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Lead generation is a huge part of being a successful Realtor, but with the hot sellers’ market of the last few years, many real estate agents who recently joined the industry haven’t had to do much in the way of generating leads.
As the market shifts, real estate professionals need to reconnect to the fundamentals of their business, agents said during a panel at Inman Connect on Tuesday called “Lead Generation and Follow-Up Strategies,” moderated by Anthony Lamacchia.
Lead gen strategies that work
Jasmine Sunkara, of Big Block Realty in Sacramento, said she’s been maximizing her team’s open houses.
“We take one open house and maximize on that,” Sunkara said. “We’ve dialed our open houses very deep as far as doing an open house with fliers, marketing, mimosas and pastries and inviting as many people in as possible to help us generate leads.”
Her team also does a lot of networking and marketing through Facebook groups. They will post videos on Facebook, share them with their friends and within various Facebook groups and have those who see those videos share them again.
Willie Miranda, of Miranda Real Estate Group in Albany, said that some members of his team have needed a refresher on getting back to the basics after having phones ring off the hook over the last few years without much prompting.
So he’s been coaching agents on making phone calls, sending out personal notes, sending personal videos, going deeper on reaching out to clients and holding client events. In general, he said, the team is also trying to use more videos in their marketing.
“I’ve been in the business for 25 years, and this is nothing new,” Miranda added, of the marketing techniques to which they’re returning.
He said agents’ databases will be critical to them during this time of market transition.
“The best database is the one you use everyday,” Miranda said. “I don’t care if it’s an Excel sheet, it’s Top Producer, it’s Follow Up Boss … It’s gotta be organized in a way where it’s not just 3,000 or 4,000 leads going into a website.”
For Chelsea Hamre, of RE/MAX in Ottawa, Ontario, leveraging video has been her most effective lead-generation tool.
“It’s using one opportunity of video and leveraging it in many different ways,” Hamre said, “whether that’s taking one video and repurposing it on multiple channels — like Instagram, Facebook, Youtube — or creating an opportunity where you’re meeting a client for the first time and sending them a video before you meet them, after you meet them, [during] follow up … They feel as if they know you before they actually know you.”
In her videos, Hamre likes to discuss the nuts and bolts of what’s happening in the market, because homeowners want to stay informed.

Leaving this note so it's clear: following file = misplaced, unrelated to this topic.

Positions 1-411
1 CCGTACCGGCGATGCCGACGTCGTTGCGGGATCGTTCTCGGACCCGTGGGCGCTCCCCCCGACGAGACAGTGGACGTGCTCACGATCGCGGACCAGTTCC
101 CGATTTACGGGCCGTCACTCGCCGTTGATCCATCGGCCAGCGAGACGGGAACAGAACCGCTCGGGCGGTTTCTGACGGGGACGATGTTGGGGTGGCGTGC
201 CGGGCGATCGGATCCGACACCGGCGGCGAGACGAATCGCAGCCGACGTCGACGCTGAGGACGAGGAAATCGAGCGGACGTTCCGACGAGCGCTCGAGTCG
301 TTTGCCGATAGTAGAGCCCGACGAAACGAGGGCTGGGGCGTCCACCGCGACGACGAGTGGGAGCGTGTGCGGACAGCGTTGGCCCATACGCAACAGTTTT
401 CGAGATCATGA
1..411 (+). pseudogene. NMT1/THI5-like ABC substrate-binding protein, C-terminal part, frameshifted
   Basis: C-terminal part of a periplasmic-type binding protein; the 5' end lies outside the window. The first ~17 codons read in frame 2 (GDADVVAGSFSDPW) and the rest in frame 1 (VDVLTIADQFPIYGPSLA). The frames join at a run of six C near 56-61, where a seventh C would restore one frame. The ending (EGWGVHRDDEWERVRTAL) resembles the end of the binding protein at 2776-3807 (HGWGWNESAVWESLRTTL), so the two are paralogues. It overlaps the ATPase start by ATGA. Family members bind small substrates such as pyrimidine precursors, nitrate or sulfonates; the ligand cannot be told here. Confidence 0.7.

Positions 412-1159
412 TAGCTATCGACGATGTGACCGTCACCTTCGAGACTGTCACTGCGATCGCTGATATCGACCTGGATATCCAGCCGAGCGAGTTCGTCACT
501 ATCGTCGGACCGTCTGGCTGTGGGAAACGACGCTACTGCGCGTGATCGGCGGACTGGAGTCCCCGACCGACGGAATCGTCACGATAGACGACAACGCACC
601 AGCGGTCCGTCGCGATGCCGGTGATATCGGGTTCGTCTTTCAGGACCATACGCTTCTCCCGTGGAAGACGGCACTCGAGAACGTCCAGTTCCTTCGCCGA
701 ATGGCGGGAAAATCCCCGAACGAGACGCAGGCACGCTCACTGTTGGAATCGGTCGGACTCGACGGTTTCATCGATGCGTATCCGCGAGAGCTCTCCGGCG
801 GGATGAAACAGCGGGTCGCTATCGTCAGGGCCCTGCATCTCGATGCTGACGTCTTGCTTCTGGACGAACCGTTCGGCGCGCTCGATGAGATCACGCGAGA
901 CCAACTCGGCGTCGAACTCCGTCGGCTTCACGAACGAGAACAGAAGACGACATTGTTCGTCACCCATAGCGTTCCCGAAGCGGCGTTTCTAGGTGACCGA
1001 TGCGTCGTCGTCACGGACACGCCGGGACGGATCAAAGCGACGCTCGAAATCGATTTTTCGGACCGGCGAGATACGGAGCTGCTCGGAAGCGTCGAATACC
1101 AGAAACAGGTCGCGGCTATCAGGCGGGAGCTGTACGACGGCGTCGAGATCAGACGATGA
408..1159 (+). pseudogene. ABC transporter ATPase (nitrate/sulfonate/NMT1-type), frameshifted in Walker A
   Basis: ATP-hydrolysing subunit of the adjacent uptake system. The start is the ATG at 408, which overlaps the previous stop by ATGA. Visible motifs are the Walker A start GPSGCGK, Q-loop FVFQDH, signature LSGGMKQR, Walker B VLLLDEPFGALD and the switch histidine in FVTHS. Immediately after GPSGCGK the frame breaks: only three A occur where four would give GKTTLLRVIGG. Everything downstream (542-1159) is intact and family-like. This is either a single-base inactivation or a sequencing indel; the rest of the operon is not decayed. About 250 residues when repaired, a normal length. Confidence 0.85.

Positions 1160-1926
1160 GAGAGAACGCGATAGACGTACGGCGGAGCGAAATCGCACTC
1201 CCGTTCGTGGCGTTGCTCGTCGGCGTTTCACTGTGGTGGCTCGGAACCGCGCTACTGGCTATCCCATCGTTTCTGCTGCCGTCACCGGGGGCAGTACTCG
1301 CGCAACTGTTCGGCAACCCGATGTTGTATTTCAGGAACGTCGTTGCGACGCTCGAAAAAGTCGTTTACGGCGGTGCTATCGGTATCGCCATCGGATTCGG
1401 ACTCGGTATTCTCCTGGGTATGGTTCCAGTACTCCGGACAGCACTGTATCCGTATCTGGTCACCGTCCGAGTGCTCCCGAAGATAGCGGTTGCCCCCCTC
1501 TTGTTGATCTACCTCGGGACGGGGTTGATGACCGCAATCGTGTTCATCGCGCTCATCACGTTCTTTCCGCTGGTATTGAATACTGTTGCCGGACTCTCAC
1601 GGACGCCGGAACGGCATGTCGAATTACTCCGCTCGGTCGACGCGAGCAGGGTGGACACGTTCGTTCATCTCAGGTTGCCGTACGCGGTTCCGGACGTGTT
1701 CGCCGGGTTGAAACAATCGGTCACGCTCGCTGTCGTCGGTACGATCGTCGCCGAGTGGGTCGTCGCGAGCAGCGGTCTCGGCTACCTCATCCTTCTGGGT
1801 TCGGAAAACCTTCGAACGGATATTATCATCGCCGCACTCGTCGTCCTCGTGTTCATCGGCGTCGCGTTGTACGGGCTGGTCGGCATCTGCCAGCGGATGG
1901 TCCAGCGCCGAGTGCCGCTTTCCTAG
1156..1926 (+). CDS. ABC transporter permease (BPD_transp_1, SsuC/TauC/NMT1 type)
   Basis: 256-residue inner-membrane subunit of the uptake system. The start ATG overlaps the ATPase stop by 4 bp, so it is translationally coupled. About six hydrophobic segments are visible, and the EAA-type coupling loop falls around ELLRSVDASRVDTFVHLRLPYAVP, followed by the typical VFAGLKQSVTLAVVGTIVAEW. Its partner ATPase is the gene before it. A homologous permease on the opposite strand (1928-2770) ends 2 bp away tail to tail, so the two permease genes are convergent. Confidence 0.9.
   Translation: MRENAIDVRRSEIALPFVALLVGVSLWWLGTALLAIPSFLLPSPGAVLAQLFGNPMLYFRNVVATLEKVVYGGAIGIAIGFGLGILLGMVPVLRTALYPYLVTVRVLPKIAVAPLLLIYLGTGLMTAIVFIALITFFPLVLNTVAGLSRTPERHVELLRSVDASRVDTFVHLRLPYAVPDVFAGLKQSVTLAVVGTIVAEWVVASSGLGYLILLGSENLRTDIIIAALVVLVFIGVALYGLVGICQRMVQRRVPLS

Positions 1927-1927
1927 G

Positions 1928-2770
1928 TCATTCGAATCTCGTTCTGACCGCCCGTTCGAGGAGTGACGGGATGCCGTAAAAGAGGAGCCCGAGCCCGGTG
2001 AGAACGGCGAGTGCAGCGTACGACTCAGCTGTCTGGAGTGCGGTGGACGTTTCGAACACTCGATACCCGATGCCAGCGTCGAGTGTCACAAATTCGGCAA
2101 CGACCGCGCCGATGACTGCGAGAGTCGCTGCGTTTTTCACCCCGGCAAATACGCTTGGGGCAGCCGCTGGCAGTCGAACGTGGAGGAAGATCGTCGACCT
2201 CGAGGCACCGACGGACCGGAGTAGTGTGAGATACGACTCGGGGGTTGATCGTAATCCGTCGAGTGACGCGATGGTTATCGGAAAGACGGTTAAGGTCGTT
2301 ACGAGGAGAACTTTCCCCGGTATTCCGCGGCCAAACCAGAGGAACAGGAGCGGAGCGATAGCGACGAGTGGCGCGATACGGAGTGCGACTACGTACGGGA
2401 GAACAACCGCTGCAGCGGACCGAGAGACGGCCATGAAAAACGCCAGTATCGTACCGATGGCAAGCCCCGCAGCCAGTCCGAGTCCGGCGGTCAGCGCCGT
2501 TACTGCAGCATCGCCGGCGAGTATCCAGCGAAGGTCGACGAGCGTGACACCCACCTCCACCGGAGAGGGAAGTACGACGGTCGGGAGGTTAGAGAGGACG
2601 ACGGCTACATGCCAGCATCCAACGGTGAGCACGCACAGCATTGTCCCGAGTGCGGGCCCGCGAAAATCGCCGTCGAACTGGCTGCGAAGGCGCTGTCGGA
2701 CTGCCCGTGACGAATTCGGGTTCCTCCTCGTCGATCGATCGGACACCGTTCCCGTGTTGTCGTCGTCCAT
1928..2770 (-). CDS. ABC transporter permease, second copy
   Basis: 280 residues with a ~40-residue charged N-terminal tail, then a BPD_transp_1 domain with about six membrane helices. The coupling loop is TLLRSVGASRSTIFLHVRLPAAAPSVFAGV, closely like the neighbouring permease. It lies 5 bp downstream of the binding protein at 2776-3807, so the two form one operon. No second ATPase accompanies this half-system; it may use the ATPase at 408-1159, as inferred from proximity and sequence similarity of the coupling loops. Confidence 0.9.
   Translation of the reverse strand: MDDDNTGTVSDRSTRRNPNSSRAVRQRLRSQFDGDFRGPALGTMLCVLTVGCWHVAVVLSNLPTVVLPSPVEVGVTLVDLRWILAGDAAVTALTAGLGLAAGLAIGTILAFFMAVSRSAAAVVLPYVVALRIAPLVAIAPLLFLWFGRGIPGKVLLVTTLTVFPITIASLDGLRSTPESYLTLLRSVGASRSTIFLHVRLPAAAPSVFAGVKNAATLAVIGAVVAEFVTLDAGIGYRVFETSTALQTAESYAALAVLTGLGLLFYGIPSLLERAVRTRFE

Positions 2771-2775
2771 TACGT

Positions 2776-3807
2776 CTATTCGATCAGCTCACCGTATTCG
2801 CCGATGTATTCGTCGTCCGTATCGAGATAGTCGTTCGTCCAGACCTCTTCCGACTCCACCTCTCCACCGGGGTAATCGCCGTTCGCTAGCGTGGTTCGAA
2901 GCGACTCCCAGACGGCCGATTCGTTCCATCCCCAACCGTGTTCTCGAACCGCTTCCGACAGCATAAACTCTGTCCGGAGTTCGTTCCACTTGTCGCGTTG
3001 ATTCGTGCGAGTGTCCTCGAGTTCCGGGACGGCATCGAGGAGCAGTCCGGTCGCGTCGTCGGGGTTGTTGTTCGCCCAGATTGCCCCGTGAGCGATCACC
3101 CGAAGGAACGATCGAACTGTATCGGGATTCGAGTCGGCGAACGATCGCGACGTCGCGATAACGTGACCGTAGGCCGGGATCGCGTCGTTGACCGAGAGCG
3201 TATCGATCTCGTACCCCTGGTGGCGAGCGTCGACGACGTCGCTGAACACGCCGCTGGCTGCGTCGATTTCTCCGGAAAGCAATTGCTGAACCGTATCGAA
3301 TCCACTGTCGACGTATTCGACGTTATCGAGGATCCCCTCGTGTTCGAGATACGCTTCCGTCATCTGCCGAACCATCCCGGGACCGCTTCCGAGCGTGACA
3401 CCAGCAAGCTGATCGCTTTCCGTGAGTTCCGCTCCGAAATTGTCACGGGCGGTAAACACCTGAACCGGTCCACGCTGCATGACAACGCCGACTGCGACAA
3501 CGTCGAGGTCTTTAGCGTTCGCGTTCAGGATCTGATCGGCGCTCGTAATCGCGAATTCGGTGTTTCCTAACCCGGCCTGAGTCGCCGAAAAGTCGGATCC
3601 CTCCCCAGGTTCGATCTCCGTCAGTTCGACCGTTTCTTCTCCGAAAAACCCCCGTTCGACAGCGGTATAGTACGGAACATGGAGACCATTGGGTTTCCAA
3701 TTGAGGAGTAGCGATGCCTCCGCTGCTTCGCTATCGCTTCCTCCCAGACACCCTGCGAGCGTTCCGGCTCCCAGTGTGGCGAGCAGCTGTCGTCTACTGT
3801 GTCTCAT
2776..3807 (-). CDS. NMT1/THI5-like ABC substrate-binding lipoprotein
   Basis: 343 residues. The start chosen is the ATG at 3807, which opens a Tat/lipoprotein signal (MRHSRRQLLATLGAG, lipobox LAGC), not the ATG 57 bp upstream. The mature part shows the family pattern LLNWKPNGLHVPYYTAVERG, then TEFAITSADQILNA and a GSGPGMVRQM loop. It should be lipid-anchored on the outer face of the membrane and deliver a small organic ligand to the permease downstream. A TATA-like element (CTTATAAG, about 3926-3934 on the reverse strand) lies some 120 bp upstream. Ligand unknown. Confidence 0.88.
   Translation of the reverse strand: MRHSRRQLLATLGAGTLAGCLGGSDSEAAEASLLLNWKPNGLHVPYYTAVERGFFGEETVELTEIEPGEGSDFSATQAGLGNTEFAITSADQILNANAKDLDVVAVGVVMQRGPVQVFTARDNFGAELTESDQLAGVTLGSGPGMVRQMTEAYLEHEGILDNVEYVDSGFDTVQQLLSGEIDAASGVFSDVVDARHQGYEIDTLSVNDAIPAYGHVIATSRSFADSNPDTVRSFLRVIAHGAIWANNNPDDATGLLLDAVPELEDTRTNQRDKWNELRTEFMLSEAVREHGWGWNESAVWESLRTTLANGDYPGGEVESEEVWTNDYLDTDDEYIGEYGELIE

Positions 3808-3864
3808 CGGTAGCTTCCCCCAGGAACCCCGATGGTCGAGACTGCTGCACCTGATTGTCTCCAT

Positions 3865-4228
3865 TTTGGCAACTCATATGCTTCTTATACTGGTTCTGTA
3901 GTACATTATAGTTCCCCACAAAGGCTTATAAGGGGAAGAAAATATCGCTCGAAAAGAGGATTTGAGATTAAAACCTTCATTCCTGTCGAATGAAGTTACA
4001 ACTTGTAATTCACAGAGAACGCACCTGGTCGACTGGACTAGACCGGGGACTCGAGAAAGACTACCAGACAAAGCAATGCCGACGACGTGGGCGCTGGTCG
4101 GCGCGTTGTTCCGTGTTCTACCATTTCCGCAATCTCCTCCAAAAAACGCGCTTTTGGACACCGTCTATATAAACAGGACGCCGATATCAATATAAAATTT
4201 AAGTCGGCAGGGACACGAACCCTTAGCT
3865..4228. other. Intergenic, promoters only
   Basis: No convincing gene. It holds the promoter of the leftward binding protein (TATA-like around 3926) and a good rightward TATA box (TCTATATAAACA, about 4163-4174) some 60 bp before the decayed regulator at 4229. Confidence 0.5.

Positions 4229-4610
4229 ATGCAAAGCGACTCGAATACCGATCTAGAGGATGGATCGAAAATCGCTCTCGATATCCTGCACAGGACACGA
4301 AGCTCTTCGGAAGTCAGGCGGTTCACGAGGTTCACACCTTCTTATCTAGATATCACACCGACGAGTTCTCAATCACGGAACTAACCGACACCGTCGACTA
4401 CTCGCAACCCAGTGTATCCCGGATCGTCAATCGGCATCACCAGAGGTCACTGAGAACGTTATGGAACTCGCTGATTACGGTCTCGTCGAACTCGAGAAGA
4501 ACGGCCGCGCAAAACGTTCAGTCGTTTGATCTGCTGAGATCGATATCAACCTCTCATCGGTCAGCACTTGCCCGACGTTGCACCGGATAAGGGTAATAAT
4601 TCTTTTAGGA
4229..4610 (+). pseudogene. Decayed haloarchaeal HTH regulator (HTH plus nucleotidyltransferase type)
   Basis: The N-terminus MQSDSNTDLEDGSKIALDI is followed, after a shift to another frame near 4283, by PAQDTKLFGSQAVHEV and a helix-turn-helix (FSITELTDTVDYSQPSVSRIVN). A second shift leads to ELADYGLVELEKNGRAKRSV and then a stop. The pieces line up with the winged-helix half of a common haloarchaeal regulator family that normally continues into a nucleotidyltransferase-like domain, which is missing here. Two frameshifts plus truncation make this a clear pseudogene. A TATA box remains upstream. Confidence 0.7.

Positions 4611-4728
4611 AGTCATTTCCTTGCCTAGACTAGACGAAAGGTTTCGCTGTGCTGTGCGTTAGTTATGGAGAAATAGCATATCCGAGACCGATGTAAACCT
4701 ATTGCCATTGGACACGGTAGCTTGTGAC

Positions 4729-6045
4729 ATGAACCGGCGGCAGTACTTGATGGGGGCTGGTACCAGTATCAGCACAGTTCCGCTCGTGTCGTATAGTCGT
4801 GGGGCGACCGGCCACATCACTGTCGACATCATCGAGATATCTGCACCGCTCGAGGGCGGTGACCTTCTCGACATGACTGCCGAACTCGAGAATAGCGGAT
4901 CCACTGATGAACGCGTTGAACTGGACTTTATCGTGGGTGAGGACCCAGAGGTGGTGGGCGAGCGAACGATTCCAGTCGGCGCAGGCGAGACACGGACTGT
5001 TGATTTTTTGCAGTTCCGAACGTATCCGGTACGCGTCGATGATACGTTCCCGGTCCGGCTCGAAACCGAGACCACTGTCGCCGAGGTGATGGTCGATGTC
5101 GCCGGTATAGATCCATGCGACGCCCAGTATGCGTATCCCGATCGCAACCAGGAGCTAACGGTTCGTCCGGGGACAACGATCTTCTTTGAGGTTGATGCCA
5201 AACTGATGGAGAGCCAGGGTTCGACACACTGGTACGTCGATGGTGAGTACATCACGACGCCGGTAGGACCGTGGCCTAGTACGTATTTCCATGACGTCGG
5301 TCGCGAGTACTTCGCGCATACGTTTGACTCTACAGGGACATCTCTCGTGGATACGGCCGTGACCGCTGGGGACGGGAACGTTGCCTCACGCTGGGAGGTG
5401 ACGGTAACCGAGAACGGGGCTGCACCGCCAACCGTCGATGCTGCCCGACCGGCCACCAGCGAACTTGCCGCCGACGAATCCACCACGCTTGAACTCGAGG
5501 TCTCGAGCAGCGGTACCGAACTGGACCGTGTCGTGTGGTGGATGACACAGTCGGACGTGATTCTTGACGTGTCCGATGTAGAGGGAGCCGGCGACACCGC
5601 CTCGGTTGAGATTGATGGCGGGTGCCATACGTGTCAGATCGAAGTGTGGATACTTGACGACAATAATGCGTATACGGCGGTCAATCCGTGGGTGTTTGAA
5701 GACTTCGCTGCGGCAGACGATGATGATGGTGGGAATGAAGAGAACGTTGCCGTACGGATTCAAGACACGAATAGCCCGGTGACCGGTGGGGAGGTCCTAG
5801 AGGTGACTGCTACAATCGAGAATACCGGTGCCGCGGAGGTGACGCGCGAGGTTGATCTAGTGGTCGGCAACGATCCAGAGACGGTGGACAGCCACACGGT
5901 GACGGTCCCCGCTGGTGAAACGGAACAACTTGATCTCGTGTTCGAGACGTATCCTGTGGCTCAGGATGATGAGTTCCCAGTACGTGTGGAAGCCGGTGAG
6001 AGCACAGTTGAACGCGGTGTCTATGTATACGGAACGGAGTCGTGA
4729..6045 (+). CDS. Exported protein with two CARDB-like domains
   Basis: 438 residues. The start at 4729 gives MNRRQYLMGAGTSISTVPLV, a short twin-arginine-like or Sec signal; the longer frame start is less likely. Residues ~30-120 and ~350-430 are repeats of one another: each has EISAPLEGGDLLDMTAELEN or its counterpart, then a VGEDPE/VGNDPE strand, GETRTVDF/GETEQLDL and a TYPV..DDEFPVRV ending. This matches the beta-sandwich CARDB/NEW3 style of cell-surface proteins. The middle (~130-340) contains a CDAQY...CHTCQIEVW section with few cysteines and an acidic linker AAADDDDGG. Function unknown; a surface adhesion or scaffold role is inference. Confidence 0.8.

“I’ll talk about what happened the night before, what’s going on in the market today,” Hamre said. “People genuinely like and want to know what we’re doing — our business is interesting.”
“It’s about creating that news without being the noise, which I think helps stand out,” she added. “While being real, you’re creating that trust and you’re delivering factual content from somebody who’s in the business — it’s not somebody in the news talking about what they think is happening.”
Miranda has encouraged his team to do the simple lead gen strategy of logging into Facebook, seeing which of their friends have birthdays that day and taking the time to post a quick, 10 to 15-second happy birthday video to their page.
“I really believe, sending out video, going deep into the database with that, is a 1 percent activity,” Miranda said. “And I think if you’re going to do it, [real estate] tech companies are going to take your business away or charge you a 3 or 4 percent referral fee.”
Sunkara also DMs her social media contacts happy birthday videos, and once the conversation starts, those contacts start seeing her posts, stories and listings increasingly show up in their feed.
Strategies that aren’t working now
The panel speakers said that sending out postcards to a huge farm area and door-knocking were not very fruitful strategies for them lately.
Instead, more than one said that sending out personalized letters to a targeted farm area has been very effective.
Miranda said his team uses the website letterprinting.net for generating letters to send to would-be sellers, notifying them that he has an interested buyer with a competitive offer.
“We have to get off-market properties and this is the way to do it, but you’ve got to be direct and it’s got to be personalized to them,” Miranda said.
Hamre said she takes a slightly different spin on the personalized letters, instead notifying neighbors of buyers she’s recently represented that they have new neighbors in their area. This lets them know, indirectly, that she’s a competent agent who is familiar with their neighborhood.
Sunkara clarified later, that when she has found success with postcards, she’s done so by sticking to one particular neighborhood and sending postcards there every month consistently. She includes her personalized QR code to allow homeowners to easily find her. Once homeowners scan the code, Sunkara writes them personal letters and includes a comparative market analysis (CMA). This method has gotten her about four listings in the last six months, she estimated.
In conclusion, Miranda suggested that agents reconnect with their clients from 2019 through 2021 who didn’t succeed in the market at that time, because the competition has become much less fierce.
“That’s going to be a huge pillar of business this year,” Miranda said. “Getting back in front of [those buyers] is going to be important.”